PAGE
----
The times tumbled after the chequered flag, an improved effort from Adrian Sutil finally knocking Webber out of the top ten as expected and ultimately down in 14th place; Sutil himself didn't reap the rewards, however, and was himself skittled out of Q3 by a succession of fliers from the likes of Vettel, Alonso, Massa and Jenson Button. Button's new McLaren team mate Sergio Perez wasn't so lucky, however, and was the one of the six cars to fail to progress along with Force India's Sutil and Paul di Resta, Williams' Pastor Maldonado, Toro Rosso's Jean-Eric Vergne and of course Mark Webber in the parked Red Bull.

The undoubted surprise of the final flurry of fliers was from Vergne's team mate Daniel Ricciardo who just managed to sneak through in ninth place ahead of Sauber's Nico Hulkenberg with an impressive 1:36.258s, just over a second off Hamilton's earlier effort which remained unbeaten at the top of the Q2 timesheets.

After a moment's breather, Q3 got underway with Vettel first to head out on soft tyres - but oddly, he was recalled to pit lane before setting a flying lap time in what was seemingly a case of Red Bull playing a strategy card in terms of managing their tyres. Having completed in- and out-laps at least meant that Vettel would place ahead of those who didn't bother coming out at all in Q3.

However with less than three minutes remaining in the session, the dam burst and the drivers - including Vettel once more - headed out out on track for their one and only flier, led to the line by Kimi Raikkonen who duly set the first proper time of the session on a new set of options with a lap of 1:34.761s.

Rosberg came across the line seconds later but a wild exit out of the final corner squandered his chance of stealing pole: instead the honours went to his team mate Lewis Hamilton with a time of 1:34.484s which means that he will line up on the front row alongside Kimi Raikkonen: in the final seconds, Alonso slipped into third place ahead of Rosberg, while Massa claimed a third row spot alongside Romain Grosjean who'd had a quiet but solidly effectively qualifying in China.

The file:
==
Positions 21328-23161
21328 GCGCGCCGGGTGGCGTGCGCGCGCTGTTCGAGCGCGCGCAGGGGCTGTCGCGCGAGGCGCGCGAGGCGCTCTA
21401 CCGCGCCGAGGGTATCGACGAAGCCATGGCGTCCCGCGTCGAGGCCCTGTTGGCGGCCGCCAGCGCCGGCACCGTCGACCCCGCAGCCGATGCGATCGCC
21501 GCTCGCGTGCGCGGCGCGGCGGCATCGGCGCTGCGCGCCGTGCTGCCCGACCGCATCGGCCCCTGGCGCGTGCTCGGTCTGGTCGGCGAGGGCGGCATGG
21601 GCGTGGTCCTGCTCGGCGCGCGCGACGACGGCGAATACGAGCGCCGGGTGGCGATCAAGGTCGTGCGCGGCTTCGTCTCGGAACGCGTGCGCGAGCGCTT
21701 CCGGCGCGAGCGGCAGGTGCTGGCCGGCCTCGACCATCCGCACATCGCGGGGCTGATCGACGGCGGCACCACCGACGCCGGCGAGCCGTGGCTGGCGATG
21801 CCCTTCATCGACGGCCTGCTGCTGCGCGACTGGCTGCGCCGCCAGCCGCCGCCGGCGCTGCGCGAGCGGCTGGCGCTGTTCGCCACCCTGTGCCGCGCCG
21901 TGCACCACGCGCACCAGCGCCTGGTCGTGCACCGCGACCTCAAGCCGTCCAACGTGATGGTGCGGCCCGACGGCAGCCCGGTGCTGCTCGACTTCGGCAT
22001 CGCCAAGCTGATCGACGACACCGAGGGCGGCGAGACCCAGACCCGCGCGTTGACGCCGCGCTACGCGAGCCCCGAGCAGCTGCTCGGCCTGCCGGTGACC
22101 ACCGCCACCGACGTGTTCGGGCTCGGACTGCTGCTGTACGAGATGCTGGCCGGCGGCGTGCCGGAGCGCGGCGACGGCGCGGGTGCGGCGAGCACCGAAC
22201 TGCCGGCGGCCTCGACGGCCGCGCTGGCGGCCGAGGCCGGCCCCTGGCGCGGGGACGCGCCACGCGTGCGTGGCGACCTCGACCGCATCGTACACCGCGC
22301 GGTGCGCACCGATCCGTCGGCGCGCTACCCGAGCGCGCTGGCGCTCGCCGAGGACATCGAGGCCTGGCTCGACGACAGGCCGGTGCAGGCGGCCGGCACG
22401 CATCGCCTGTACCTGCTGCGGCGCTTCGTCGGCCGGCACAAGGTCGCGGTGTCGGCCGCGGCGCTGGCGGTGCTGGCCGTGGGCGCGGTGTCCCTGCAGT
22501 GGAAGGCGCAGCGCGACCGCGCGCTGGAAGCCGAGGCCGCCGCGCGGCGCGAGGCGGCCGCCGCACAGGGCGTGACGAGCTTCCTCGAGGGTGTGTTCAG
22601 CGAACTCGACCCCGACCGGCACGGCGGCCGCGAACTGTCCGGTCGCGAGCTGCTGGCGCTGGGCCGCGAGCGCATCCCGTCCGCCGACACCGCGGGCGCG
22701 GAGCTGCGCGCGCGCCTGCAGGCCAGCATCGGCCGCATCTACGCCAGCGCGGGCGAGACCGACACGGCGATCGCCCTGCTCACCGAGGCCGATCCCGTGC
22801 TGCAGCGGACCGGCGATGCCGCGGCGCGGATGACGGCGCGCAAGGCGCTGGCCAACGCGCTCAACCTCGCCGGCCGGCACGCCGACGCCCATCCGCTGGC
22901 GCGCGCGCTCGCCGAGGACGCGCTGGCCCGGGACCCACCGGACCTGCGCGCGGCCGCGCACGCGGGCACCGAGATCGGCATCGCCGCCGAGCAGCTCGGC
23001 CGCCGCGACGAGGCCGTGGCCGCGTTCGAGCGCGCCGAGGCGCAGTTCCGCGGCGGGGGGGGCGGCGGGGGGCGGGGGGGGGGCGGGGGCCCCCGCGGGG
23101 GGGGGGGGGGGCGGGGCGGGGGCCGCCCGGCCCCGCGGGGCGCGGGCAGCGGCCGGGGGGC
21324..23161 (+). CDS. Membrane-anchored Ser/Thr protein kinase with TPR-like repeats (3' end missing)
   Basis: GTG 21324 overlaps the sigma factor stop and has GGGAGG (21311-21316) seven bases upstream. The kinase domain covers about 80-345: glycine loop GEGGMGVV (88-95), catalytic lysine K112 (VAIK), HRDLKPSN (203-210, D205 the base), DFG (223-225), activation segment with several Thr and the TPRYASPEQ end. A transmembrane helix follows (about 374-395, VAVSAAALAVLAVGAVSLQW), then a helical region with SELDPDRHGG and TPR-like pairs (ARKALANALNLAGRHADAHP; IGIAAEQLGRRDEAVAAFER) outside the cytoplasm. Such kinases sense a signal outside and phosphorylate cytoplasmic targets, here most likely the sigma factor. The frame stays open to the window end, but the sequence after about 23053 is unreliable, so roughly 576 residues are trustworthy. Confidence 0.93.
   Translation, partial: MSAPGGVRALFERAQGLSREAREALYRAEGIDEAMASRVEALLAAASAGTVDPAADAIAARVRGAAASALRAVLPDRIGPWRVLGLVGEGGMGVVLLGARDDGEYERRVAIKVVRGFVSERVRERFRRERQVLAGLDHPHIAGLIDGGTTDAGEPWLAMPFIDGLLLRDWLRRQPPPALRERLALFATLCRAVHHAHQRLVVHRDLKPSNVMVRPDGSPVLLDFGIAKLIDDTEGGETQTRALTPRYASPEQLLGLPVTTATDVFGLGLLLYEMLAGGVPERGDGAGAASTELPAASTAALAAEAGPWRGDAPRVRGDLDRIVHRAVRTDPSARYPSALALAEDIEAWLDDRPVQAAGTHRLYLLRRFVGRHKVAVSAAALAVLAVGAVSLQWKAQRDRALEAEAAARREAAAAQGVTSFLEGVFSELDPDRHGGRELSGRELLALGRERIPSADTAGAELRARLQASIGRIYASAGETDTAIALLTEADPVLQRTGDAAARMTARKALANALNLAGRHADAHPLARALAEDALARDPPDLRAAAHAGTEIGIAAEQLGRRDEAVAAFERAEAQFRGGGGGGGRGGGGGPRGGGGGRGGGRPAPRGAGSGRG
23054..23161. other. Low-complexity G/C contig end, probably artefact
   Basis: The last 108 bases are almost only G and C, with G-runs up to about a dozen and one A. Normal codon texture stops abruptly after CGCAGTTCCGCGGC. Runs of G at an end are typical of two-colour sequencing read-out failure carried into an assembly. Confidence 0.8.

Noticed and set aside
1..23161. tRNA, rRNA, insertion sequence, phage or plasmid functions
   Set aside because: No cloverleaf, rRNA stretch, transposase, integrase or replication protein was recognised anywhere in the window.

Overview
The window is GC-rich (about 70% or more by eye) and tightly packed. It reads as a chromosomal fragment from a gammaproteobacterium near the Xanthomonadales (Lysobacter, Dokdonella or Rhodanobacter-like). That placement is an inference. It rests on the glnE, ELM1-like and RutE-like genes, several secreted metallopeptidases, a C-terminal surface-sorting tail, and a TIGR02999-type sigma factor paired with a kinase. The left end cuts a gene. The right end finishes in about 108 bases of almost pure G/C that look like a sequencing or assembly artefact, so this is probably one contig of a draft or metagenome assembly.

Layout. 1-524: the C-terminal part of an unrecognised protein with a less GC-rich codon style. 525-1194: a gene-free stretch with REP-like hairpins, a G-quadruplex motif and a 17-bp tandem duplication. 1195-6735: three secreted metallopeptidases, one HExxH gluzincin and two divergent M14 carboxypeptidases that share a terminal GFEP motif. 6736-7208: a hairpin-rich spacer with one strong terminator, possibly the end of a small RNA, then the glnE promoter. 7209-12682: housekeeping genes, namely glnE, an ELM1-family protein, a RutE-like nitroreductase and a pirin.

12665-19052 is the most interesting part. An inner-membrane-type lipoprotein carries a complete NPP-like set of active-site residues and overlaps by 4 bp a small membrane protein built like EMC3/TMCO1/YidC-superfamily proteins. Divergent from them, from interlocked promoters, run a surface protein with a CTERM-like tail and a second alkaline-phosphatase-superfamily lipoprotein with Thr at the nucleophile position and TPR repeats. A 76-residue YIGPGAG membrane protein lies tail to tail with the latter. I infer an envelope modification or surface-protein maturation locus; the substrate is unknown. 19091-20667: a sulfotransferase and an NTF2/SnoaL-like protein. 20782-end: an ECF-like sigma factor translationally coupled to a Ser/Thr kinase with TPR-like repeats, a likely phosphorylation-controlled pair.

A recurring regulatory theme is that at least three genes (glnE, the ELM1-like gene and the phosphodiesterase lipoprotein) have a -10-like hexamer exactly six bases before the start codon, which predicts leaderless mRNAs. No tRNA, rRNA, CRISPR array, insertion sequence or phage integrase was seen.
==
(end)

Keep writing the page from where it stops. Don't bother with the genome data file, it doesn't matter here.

Ricciardo also put in a flying lap at the end which secured him an impressive seventh position on the grid, while Jenson Button slipped on some medium tyres and cruised around for an over-two minute lap to secure him eighth place. Sebastian Vettel, meanwhile, missed out setting a lap time after outbraking himself and sliding off in turn 14 on his late effort and opting to pull into pit lane, having similarly gone for a set of mediums on which he will now start the race on Sunday. The only driver not to come out in Q3, Nico Hulkenberg, will start from tenth place and be the first driver still to have a choice of tyre compound tomorrow.

As Hamilton celebrated his first pole position for Mercedes - the 27th of his F1 career and his first for a team other than McLaren - there was gloom at the Red Bull garage for whom the day had really gone comprehensively off the rails, and not just for Webber with his fuel pressure issue.

But perhaps the most lasting issue with today's qualifying session is the long periods of track inactivity caused by the tyre supply situation: considering that the current three-round format for qualifying was introduced to spice things up, organisers will be concerned just how much time the TV cameras spent watching an empty track and an inactive pit lane between brief bursts of activity.

Full qualifying times available.